LYON: French police have arrested three people over an explosion in the heart of the southeastern city of Lyon last week which injured 13 people, authorities said Monday (May 27).
The suspected bomber, a 24-year-old Algerian citizen, was arrested along with his mother and another Algerian student who is a family friend, Paris prosecutors said in a statement.
The suspect is an IT student previously unknown to police, Lyon's mayor Gerard Collomb said.
Police have also questioned his sister but she has not been arrested, the Paris prosecutors added.
Prosecutors had on Friday opened an investigation over "attempted murders linked to a terrorist organisation".
Police had been hunting for a man seen cycling near the scene of the blast who was wearing a green top and Bermuda shorts, and carrying a dark rucksack.
He had been the target of an extensive manhunt since late Friday when an explosive device filled with screws and ball bearings was placed in front of a bakery near the corner of two crowded pedestrian streets in the historic centre of Lyon.
Police circulated photos of the suspect on Twitter, leading to "several dozen" calls from people with information.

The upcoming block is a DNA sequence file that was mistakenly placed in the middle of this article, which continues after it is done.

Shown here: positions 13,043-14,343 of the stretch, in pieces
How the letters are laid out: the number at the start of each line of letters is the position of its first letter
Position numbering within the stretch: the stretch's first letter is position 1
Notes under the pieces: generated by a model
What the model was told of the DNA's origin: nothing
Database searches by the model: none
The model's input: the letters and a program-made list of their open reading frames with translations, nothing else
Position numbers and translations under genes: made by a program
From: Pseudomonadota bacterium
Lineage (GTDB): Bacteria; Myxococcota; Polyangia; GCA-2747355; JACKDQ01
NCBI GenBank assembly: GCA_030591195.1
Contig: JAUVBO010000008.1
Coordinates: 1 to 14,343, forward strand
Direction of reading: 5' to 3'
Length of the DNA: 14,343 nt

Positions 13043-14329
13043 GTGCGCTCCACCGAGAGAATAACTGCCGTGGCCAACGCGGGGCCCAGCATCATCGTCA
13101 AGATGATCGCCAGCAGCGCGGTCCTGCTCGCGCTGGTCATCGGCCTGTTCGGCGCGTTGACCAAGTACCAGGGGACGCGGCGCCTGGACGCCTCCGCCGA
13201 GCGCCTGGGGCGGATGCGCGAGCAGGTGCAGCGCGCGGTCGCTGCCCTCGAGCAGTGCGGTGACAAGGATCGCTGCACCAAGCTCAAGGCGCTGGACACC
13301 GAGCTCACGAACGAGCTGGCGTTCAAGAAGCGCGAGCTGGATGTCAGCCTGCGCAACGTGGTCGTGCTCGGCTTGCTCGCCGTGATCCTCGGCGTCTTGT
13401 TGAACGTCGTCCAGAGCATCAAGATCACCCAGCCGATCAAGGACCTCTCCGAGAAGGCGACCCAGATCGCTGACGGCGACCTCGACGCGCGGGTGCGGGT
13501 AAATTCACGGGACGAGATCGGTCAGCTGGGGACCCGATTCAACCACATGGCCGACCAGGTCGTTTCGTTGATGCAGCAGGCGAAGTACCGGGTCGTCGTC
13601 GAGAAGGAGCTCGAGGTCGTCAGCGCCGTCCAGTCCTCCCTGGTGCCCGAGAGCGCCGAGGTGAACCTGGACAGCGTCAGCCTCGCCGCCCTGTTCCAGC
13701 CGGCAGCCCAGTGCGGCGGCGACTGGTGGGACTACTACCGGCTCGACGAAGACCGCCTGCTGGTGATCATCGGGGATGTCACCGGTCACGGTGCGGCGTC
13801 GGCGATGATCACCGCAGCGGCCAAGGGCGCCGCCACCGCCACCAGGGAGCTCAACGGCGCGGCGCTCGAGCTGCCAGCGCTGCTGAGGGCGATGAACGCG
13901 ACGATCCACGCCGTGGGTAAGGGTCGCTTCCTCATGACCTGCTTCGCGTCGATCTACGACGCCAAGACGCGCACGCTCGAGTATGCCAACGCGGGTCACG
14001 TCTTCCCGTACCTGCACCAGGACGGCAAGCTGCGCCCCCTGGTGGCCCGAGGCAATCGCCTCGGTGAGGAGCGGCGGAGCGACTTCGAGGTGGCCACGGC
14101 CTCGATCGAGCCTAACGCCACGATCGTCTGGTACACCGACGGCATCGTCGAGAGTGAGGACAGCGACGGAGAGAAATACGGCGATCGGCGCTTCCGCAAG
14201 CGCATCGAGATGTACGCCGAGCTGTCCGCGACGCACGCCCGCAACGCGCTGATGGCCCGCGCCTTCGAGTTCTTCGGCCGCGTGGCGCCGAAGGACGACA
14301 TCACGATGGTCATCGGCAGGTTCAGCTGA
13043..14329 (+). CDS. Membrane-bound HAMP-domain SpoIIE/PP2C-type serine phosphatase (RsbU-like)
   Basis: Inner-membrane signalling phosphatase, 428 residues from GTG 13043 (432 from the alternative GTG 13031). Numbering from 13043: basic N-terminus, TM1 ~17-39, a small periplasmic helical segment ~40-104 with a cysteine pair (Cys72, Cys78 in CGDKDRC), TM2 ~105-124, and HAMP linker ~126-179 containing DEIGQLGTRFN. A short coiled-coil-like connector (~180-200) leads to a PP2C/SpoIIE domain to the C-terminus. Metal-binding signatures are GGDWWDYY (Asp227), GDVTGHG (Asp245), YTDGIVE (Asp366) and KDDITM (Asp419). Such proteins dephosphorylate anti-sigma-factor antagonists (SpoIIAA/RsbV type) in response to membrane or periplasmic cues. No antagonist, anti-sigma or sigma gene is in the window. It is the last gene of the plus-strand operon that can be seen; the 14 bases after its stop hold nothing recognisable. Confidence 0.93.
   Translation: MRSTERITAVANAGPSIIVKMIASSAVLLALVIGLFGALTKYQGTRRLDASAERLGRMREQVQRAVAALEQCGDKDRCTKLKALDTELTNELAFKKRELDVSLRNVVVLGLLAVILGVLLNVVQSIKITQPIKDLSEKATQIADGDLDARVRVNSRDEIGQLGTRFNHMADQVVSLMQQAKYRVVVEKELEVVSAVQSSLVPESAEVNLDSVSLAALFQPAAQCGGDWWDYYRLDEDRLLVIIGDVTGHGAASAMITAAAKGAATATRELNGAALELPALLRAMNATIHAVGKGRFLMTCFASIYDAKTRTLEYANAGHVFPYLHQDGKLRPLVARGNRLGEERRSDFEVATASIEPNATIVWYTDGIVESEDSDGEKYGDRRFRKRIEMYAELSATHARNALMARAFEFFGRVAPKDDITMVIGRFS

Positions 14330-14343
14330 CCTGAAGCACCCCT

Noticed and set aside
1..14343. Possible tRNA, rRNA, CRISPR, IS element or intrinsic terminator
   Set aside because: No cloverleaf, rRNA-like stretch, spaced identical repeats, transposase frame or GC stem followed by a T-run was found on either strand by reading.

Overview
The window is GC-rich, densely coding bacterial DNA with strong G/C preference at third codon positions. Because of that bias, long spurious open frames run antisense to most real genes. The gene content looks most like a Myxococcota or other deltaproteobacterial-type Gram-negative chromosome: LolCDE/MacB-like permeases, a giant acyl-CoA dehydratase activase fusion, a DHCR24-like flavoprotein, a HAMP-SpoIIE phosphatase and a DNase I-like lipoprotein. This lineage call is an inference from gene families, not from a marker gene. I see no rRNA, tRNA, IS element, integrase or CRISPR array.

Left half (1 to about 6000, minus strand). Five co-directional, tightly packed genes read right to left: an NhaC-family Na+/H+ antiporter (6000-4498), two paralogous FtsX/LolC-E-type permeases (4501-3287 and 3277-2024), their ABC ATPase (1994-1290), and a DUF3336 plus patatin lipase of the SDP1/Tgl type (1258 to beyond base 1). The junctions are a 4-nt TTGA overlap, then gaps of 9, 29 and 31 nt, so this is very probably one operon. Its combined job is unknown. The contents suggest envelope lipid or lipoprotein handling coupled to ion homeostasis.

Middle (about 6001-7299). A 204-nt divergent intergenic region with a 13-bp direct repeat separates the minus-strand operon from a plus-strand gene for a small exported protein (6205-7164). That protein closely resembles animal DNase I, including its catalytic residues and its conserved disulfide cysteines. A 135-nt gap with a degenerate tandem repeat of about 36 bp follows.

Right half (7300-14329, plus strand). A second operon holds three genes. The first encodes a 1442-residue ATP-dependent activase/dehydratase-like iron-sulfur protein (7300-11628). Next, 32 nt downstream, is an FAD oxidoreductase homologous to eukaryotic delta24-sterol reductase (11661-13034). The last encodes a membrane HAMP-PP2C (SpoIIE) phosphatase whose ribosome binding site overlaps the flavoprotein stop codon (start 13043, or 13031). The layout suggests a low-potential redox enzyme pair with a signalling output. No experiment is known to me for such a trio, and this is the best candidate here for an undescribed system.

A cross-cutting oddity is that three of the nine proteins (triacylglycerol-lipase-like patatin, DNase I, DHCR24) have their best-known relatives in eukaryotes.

VICTIMS HIT WITH SHRAPNEL
Sources close to the investigation suspected the explosive was acetone peroxide, or APEX, a volatile compound used in deadly Paris attacks that happened on November 13, 2015.
Investigators recovered small screws, ball bearings and batteries along with a printed circuit and a remote-controlled trigger device. Officials later said the charge was relatively weak.
Thirteen people were wounded in the blast - eight women, four men and a 10-year-old girl - of whom 11 needed hospital treatment.
None of their injuries is believed to be life-threatening. Authorities said some needed surgery to remove shrapnel.
France has been on high alert following a wave of deadly jihadist terror attacks since 2015 which have killed more than 250 people.
The Islamic State group has been behind many of the attacks. No one has claimed responsibility for the Lyon blast.